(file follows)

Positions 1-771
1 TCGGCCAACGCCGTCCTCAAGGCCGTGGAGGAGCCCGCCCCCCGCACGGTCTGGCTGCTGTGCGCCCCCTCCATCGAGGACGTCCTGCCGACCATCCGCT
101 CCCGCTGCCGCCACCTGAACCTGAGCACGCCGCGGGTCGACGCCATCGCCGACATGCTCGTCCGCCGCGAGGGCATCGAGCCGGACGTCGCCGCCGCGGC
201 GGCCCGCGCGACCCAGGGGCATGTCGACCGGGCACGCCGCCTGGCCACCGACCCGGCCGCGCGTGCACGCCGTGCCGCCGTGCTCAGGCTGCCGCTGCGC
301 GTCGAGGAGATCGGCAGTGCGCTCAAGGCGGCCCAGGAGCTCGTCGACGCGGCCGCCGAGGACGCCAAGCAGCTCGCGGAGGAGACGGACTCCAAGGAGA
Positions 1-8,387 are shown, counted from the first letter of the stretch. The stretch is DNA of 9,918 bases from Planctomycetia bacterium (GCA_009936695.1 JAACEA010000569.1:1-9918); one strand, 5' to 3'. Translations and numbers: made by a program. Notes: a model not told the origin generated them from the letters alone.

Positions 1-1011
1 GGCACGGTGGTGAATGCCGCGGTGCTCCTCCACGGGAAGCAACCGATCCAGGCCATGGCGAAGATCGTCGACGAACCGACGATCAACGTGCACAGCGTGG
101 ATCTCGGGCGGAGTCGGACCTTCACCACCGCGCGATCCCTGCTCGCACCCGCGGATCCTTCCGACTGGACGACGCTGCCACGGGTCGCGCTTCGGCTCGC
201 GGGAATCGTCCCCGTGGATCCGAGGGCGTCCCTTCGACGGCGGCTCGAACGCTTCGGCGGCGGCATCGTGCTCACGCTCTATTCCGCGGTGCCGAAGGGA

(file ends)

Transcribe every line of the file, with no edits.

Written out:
Positions 1-771
1 TCGGCCAACGCCGTCCTCAAGGCCGTGGAGGAGCCCGCCCCCCGCACGGTCTGGCTGCTGTGCGCCCCCTCCATCGAGGACGTCCTGCCGACCATCCGCT
101 CCCGCTGCCGCCACCTGAACCTGAGCACGCCGCGGGTCGACGCCATCGCCGACATGCTCGTCCGCCGCGAGGGCATCGAGCCGGACGTCGCCGCCGCGGC
201 GGCCCGCGCGACCCAGGGGCATGTCGACCGGGCACGCCGCCTGGCCACCGACCCGGCCGCGCGTGCACGCCGTGCCGCCGTGCTCAGGCTGCCGCTGCGC
301 GTCGAGGAGATCGGCAGTGCGCTCAAGGCGGCCCAGGAGCTCGTCGACGCGGCCGCCGAGGACGCCAAGCAGCTCGCGGAGGAGACGGACTCCAAGGAGA
Positions 1-8,387 are shown, counted from the first letter of the stretch. The stretch is DNA of 9,918 bases from Planctomycetia bacterium (GCA_009936695.1 JAACEA010000569.1:1-9918); one strand, 5' to 3'. Translations and numbers: made by a program. Notes: a model not told the origin generated them from the letters alone.

Positions 1-1011
1 GGCACGGTGGTGAATGCCGCGGTGCTCCTCCACGGGAAGCAACCGATCCAGGCCATGGCGAAGATCGTCGACGAACCGACGATCAACGTGCACAGCGTGG
101 ATCTCGGGCGGAGTCGGACCTTCACCACCGCGCGATCCCTGCTCGCACCCGCGGATCCTTCCGACTGGACGACGCTGCCACGGGTCGCGCTTCGGCTCGC
201 GGGAATCGTCCCCGTGGATCCGAGGGCGTCCCTTCGACGGCGGCTCGAACGCTTCGGCGGCGGCATCGTGCTCACGCTCTATTCCGCGGTGCCGAAGGGA